A HEALTH disaster looms in the country’s urban areas due to persistent water shortages, residents’ associations warned yesterday. This comes after most suburbs and industrial sites in Harare have gone for weeks without running water, while others have dirty water coming out of their taps. In Bulawayo, a 72-hour water rationing schedule has already been introduced, resulting in residents clocking more than four days without water.
Interview with outgoing European Union (EU) Mission to Zimbabwe head of delegation, Timo Olkonnen (TO): One issue is about the human rights aspect — the respect for people’s political and civic rights in Zimbabwe. On that topic, we have had discussions with government and we are concerned about the civic space, the Private Voluntary Organisations Bill, which has been a topical issue and its consequences.
When you talk to investors, they have a number of concerns around transparency, a level playing field, repatriation of profits, the issue of currency and corruption.
FOREIGN Affairs minister Frederick Shava has said something very interesting regarding our relatives currently domiciled far and wide in all corners of the globe, but more specifically with regards to those closer to home in South Africa where many of them are staring deportation. In an apparent attempt to appeal to the South African government to spare from deportation some 1 780 000 Zimbabweans whose exemption permits expire end of this year, Shava says: “migration has become one of the main pillars of our people’s survival.”
It is a pity that the minister fell short of admitting that the Zimbabwean economy is partly surviving on diaspora remittances support now amounting to over US$2 billion annually, despite government perennially acknowledging this massive contribution to the national fiscus in the national budget. While Shava says there are some behind-the-scenes happenings between South Africa and Zimbabwe regarding the fate of the exemption permit holders, we believe government should go a step further and grant the diasporans the right to vote in appreciation of the huge contribution they are making in propping up the troubled Zimbabwean economy and its people.
Mnangagwa has been on an accelerated infrastructure development trajectory — dams, roads, schools and hospitals, among others. He has been using the printing press to finance these projects, which he hopes will put him in a best position to be re-elected despite the worsening macro-economic conditions where the majority of workers cannot afford basic needs. The cost of running the printing machine is felt by all and sundry through the skyrocketing inflation, now topping 500%, and the devaluation of the local currency which is now $800 to the greenback.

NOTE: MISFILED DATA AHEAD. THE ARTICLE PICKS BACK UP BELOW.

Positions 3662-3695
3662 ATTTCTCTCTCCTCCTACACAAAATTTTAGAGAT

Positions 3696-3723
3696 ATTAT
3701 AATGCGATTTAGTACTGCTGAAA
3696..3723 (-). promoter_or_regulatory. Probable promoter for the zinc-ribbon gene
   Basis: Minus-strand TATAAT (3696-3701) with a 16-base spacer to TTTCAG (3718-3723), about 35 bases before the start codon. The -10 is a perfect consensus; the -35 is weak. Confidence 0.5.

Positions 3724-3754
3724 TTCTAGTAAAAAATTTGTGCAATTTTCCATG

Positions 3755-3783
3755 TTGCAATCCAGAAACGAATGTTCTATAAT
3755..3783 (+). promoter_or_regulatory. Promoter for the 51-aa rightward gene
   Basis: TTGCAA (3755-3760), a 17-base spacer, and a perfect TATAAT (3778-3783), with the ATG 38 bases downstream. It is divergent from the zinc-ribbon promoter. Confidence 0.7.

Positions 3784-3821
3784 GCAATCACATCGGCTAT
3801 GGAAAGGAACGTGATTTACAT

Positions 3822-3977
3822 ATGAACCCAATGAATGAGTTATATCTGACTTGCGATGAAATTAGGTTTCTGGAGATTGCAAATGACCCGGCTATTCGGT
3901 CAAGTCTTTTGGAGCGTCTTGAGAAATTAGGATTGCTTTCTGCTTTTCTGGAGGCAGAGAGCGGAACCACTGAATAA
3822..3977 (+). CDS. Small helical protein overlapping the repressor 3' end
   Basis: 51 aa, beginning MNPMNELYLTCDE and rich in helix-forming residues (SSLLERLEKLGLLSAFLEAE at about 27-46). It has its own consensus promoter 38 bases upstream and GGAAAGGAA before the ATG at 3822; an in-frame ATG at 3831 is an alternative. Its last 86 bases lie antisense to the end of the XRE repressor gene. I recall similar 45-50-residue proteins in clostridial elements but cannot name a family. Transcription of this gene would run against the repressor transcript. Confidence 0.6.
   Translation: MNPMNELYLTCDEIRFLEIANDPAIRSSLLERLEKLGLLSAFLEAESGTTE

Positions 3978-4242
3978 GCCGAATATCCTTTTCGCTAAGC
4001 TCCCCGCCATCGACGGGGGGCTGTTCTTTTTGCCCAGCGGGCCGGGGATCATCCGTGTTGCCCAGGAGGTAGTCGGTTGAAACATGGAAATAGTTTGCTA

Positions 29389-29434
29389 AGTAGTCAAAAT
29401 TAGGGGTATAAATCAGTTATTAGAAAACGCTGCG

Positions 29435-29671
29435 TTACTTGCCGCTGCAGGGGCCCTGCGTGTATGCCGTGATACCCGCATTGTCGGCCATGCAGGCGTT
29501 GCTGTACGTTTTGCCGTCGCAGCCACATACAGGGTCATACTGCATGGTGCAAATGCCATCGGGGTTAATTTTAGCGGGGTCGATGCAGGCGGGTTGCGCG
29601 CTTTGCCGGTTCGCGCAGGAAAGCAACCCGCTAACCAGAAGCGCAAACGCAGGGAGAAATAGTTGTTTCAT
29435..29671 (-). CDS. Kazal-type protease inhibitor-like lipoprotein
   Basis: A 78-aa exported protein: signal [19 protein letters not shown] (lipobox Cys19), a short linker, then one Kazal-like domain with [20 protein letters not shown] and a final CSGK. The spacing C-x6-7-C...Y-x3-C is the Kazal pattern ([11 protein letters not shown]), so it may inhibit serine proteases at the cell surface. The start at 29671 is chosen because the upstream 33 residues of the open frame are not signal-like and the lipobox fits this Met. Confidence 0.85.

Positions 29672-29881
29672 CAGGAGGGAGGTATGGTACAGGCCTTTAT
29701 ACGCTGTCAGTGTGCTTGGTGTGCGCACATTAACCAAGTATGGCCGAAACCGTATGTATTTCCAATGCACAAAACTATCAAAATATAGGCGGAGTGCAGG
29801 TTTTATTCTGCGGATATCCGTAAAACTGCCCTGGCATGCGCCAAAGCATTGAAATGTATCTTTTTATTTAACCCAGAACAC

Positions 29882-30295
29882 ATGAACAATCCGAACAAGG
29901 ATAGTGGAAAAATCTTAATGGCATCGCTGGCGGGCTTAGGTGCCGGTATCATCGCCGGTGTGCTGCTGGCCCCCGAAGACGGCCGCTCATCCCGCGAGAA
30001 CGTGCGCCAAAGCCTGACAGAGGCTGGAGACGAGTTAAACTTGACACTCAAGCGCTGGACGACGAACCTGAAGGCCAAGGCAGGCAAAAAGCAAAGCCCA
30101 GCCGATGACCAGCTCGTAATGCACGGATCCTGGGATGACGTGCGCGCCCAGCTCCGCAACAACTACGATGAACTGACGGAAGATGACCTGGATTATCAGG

A GROUP of Zimbabweans in the United States are plotting to protest over lack of electoral reforms and abuse of human rights in Zimbabwe during next month’s United Nations General Assembly. Human rights abuses and democracy issues have resulted in Zimbabwe being placed under targeted sanctions by the US and European Union.
LEGISLATORS have accused the Executive of systematically stripping the country of its valuable assets and selling them through opaque deals, which observers say smells of deep-rooted corruption and plunder. In a heated question-and-answer-session in Parliament last Thursday, it emerged that government has been clandestinely disposing of strategic entities such as mines and petroleum outlets without seeking parliamentary approval, in flagrant breach of the country’s Constitution.
TRADE between Zimbabwe and China grew by 57 percent to US$973 million in the first six months of the year driven by intensive efforts of the two governments and the private sector. China, which is the largest economy in Asia and only second after the US in the world, enjoys cordial relations with Zimbabwe and trade between the two nations has in recent years been growing tremendously.
OPPOSITION Citizens Coalition for Change (CCC) leader Nelson Chamisa has called for United Nations-supervised elections in 2023 to avoid the possibility of a contested outcome. Zimbabwe has a history of contested elections since the turn of the millennium, and Chamisa refused to concede defeat in the 2018 elections to President Emmerson Mnangagwa, whom he accused of stealing the vote with the aid of the Zimbabwe Electoral Commission (Zec).